So what to expect next, what are the secrets they are trying to uncover now. “We are working on a variety of projects that will help us learn about the Egyptian royal family and its interrelations, how technology was used in mummification where the Egyptians traded to obtain the materials for mummifying the dead, trying to find out routes that were being explored by the Egyptians as they plotted the continent of Africa, even details of daily life of the ancient Egyptians”.

On the state of archaeology in Pakistan, her opinion wasArchaeology in Pakistan is varied. Unfortunately there is less emphasis on excavations of the pre-Islamic period right now. Pakistan has an extremely rich cultural heritage from the Prehistoric (Neolithic and earlier)
period onward. We need to work in a clear and scientific way to document all parts of our past so that we can trace our history to the present day. Unfortunately the temper of the times means that it is difficult to work in certain places and also that we cannot use our history not only to inform our citizens of our rich and varied past, but also cannot exploit it for tourism.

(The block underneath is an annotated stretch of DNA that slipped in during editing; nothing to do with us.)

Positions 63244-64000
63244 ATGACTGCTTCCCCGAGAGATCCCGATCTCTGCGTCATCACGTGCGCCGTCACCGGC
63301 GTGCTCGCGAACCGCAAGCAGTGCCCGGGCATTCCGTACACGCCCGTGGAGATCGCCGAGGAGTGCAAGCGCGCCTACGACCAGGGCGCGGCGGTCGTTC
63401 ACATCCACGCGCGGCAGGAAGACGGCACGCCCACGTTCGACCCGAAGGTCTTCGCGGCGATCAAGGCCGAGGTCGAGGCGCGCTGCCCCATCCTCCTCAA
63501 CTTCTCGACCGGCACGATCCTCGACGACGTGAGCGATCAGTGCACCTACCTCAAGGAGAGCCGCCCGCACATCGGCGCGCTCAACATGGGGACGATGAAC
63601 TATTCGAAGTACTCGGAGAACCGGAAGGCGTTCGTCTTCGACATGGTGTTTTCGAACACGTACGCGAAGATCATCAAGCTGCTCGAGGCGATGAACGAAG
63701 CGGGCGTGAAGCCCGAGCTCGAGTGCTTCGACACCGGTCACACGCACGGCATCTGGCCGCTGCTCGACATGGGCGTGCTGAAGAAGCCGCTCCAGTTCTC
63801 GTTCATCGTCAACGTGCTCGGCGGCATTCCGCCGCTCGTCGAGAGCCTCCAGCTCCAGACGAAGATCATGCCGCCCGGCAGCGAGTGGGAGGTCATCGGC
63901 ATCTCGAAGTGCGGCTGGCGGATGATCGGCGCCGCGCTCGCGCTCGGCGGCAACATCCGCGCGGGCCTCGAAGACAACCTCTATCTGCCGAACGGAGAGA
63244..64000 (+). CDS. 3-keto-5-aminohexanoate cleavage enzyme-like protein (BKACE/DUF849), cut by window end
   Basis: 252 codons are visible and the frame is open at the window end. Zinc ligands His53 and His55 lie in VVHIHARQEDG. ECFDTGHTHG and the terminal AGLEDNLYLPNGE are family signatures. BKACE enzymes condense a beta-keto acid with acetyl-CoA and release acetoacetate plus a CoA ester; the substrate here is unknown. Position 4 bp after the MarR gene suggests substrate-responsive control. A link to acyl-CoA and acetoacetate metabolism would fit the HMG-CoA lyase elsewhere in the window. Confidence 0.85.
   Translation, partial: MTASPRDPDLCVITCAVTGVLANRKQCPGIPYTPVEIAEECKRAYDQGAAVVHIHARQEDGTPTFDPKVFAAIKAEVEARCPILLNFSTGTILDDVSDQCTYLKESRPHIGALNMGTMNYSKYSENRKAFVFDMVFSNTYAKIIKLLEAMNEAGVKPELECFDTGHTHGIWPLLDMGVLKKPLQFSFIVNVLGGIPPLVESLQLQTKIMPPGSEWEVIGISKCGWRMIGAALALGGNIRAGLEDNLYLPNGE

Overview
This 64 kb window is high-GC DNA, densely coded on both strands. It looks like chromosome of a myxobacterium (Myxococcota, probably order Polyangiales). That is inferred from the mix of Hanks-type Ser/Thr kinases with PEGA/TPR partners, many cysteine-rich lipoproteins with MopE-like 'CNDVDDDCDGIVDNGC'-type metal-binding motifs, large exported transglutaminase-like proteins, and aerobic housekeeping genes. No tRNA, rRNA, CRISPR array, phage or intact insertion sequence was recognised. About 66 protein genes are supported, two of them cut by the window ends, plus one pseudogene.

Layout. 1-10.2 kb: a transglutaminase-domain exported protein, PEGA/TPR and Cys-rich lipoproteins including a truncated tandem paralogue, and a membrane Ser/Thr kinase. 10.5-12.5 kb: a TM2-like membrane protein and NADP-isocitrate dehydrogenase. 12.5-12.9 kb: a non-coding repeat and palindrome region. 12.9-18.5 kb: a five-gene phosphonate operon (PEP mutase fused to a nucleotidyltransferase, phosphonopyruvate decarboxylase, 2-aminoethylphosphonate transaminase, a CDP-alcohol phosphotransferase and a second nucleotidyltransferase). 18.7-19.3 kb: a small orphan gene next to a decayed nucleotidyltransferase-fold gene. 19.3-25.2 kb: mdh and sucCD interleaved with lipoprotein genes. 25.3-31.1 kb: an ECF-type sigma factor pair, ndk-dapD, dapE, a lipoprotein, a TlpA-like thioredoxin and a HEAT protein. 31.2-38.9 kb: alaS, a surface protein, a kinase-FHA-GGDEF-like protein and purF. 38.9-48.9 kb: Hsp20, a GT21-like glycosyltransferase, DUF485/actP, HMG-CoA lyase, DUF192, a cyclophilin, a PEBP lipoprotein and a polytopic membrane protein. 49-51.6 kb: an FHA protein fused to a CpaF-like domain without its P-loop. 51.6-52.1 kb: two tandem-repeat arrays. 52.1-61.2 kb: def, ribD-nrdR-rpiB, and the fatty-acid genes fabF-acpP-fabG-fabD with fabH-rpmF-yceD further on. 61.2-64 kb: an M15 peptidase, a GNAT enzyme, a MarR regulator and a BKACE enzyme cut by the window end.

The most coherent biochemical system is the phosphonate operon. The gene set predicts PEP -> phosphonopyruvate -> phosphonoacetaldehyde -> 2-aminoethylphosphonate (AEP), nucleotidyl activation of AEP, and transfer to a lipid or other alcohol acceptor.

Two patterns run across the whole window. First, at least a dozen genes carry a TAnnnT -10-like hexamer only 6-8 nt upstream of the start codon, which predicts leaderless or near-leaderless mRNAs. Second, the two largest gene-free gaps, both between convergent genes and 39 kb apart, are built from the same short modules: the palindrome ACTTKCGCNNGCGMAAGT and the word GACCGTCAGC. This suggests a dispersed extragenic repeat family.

In the future it would be wonderful if we could do both

She is among a few Pakistani women who has gone far and beyond our traditional definitions and has made the country proud. She provides the following words to her fellow country women. “If a Pakistani woman wants to do something, then she should. There is really nothing to stop her. From the time of my grandmother onward, women in my family have been following their very independent paths. One needs to be sure of what one wants and the way of pursuing that goal with the highest degree of professionalism.”